Mac Whatley’s research reveals that Columbia Manufacturing Company deeded the property to the Cape Fear and Yadkin Valley Railroad in 1891. Over a series of bankruptcies, reorganizations, mergers, and acquisitions over most of a century, the disputed property ended up in the possession of Norfolk Southern Railway.
What this means is that Mr. Overman’s quitclaim deed could easily be challenged in court should Norfolk Southern Railway choose to do so. Norfolk Southern pulled up tracks and sold off the gravel almost forty years ago, from what I’m told. So some individual paying ten years of back taxes and taking that potential tax liability off their hands might even be welcomed by the company at this point. They obviously aren’t planning to rebuild a road to Ramseur any time soon.
Mayor Shaw could have placed this item on meeting agendas every month until it was done. Instead, as chair of the town’s governing board and organizer of a citizens’ committee dedicated to building the trail, he has failed to pursue the issue over and over again. The grant application plainly states that all properties necessary for the completion of the project have been secured. They quite obviously have not been, and Mayor Shaw is the only elected official of the Town of Ramseur to sign the application.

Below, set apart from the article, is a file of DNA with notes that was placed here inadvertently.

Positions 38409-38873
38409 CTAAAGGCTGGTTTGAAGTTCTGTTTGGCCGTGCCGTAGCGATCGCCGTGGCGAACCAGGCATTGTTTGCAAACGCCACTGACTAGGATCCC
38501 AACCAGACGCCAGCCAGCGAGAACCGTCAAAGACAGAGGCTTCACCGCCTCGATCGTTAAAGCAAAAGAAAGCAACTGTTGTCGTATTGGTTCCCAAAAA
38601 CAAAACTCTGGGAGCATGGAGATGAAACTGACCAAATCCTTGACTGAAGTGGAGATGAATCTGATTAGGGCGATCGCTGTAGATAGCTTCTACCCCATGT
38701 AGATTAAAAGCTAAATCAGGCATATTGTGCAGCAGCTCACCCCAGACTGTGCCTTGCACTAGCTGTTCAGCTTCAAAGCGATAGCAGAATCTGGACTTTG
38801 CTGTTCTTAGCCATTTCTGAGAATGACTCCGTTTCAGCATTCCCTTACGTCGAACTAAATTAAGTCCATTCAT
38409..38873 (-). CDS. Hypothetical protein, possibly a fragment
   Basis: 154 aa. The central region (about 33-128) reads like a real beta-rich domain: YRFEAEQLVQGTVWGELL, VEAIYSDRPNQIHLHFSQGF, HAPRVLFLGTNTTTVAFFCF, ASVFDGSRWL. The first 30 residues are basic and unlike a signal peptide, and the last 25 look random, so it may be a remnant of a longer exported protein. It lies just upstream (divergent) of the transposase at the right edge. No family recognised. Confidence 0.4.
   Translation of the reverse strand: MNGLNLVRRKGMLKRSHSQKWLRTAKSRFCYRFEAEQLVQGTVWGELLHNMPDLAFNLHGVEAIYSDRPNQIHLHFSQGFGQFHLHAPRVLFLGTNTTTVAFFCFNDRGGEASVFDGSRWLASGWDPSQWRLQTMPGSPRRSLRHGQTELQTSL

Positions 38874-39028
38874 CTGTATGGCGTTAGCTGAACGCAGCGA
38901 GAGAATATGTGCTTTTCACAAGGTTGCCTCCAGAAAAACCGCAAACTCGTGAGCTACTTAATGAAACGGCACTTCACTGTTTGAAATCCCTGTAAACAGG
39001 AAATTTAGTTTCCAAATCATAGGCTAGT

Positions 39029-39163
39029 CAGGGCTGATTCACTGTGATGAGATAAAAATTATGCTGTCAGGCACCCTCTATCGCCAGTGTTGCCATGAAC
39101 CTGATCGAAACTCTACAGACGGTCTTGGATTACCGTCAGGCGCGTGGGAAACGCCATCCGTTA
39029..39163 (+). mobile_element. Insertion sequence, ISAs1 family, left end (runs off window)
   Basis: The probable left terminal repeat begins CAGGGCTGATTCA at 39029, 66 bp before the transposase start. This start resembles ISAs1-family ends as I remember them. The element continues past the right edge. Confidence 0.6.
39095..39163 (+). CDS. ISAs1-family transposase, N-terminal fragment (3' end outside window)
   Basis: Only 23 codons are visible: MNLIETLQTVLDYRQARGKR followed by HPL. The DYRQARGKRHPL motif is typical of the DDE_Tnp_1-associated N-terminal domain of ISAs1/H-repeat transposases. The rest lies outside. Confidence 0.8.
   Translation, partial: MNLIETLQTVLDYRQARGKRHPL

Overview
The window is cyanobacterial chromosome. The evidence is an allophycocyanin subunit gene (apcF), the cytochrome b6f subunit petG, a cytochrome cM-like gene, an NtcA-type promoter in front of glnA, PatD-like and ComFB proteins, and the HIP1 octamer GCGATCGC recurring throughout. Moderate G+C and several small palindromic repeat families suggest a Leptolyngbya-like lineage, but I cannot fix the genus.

If Commissioner Overman wanted to make himself ‘the town hero’ he could easily have gone to Norfolk Southern, had his attorney done the research, and told them about the trail project. He could have then negotiated the transfer on his own, gifted the land needed to the town, and saved the day. Unfortunately, that doesn’t appear to be the advice he received, and now here we are with over $16,800 in grant money at stake, for a project that everyone now knows cannot legally proceed.
The Deep River Rail Trail trail needs to be completed, but Commissioner Overman is not to blame for the road blocks facing the project. That responsibility falls squarely on the shoulders of Mayor Danny R. Shaw.Print This Post